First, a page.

I found that once I started reading I couldn’t pull myself away; this is largely in part to Kuehn’s brilliant writing. The way in which she tells this story is mesmerizing, she writes in a style that is simple yet full of lyrical metaphors that provide subtle clues in Win’s heartbreaking tale.
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Format: Paperback Verified Purchase
I loved this book. As some reviews have said, at times near the beginning it's hard to follow what's going on...but that, to my mind, is intentional, part of the characterization of Drew/Win: he himself doesn't know what's going on. Or to be more accurate, he thinks he does, but doesn't. The reader has to suspend the urge to know it all, let go, and go along for the ride.

And what a ride! I couldn't put it down. A first-person narrative told mostly in alternating present/past chapters, the two timelines move along in parallel, rising in pitch and clarity, until they merge at a perfectly-timed climax point when both the reader and the narrator have their 'aha' moment. As the veil is lifted on the past and the truth crashes through, so it does in the present. Brilliantly paced, with a perfect and heart-wrenching denouement.
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Format: Kindle Edition Verified Purchase
3.5 of 5 stars
Scrawny, whiny Andrew Winston Winters (Drew) hits an opponent over the head with a tennis racket after losing a match. The following summer, he and his older brother are shipped north to New England to spend stay with their austere grandparents and spend time with their mysterious cousins. Six years later, now Winston Winters (Win) resides at a boarding school in Vermont. He's forever traumatized by the events of that summer, isolating his peers, fighting mental health issues around every corner.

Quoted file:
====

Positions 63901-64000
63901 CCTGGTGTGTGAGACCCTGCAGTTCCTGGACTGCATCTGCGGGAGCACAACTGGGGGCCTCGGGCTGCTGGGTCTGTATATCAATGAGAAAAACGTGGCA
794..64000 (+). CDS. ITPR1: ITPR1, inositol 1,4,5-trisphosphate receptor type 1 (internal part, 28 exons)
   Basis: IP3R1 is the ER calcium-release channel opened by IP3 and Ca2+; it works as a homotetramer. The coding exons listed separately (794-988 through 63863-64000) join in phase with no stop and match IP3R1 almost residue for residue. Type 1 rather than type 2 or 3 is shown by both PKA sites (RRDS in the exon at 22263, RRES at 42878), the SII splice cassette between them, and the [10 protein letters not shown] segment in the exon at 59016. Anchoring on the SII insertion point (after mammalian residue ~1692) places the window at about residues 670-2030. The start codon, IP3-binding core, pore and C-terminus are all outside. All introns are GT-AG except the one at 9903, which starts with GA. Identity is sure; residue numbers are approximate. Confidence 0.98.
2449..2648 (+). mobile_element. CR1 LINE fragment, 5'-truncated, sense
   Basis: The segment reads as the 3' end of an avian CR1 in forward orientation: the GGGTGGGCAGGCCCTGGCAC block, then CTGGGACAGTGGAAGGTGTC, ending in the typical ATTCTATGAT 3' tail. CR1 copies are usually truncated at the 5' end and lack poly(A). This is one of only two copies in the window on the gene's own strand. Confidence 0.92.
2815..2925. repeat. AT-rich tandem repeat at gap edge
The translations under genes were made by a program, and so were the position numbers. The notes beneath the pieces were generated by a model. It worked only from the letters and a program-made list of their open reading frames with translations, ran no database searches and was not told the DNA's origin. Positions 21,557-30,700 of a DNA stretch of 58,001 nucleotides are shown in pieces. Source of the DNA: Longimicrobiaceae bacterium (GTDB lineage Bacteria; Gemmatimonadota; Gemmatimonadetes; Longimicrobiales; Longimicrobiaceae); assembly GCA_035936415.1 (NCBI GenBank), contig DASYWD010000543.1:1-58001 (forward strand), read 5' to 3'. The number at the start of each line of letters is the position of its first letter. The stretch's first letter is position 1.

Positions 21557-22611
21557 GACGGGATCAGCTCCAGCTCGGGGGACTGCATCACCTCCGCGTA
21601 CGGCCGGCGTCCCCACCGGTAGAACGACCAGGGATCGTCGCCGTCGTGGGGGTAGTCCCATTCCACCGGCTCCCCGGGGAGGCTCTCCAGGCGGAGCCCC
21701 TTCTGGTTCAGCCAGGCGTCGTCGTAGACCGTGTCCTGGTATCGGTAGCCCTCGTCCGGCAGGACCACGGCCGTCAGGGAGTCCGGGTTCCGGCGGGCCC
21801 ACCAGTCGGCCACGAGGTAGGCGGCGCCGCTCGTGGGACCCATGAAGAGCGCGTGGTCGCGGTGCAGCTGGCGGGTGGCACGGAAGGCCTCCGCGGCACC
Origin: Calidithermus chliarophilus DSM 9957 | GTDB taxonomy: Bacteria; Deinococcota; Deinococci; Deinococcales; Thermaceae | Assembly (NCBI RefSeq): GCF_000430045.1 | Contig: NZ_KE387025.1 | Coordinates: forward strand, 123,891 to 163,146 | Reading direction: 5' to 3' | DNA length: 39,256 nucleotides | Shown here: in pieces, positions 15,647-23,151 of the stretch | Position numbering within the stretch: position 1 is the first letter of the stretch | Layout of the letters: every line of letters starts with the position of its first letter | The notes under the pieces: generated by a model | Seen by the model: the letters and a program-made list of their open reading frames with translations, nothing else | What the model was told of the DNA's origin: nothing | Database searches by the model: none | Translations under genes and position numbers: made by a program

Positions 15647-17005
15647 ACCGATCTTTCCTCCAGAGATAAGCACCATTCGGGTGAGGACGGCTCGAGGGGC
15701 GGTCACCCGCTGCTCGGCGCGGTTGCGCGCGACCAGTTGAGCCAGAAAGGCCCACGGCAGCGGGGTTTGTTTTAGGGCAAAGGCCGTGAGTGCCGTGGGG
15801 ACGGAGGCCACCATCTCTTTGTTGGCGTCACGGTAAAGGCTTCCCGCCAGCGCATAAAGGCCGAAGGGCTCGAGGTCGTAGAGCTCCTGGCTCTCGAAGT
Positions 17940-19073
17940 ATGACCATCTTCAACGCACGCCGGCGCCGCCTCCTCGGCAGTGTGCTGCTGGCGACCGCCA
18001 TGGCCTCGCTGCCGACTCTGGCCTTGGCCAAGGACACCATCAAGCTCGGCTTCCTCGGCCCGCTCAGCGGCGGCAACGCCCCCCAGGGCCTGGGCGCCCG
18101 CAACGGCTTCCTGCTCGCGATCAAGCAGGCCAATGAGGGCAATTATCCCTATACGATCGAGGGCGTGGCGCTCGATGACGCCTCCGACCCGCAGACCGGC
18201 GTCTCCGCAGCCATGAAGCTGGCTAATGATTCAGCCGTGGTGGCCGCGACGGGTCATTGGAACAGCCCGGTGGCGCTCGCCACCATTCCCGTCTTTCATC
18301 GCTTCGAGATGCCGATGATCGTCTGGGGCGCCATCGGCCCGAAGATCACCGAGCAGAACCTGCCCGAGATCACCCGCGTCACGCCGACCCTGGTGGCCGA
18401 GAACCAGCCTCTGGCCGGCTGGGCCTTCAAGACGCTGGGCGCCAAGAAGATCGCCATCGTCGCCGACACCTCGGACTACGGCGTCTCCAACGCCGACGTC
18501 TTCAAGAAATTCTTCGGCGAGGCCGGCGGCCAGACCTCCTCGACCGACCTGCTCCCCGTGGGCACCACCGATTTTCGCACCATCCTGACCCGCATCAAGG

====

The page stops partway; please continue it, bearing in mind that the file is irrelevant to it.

I assumed Win was a therapeutic boarding school, either for something he did or something that was done to him, but he never mentioned the type of school in his narration. Chapters alternated between the events Drew underwent at a child, and Win's life in boarding school. During his younger years, I wanted to give him a hug and drive him straight to a therapist's office. At boarding school, I wanted to sit him down and make him tell me what was real, what was delusion and drive him straight to a therapist's office. I couldn't figure out if he was delusional, traumatized, a bad seed or maybe all three at the same time. I didn't feel particularly attached to Drew or Win, honestly my mind was consumed with trying to figure out what I was reading. The minor characters were hard to assess, because Andrew Winston Winters was, if nothing else, an unreliable narrator.

CHARMED AND STRANGE is a mystery, not mystery as a genre, but mystery as to "what the heck is going on". Even after I finished reading, I still didn't have answers. The last chapters were a small peek into the windows of the life altering events, but we were never rewarded with the complete story of those events. I felt somewhat cheated.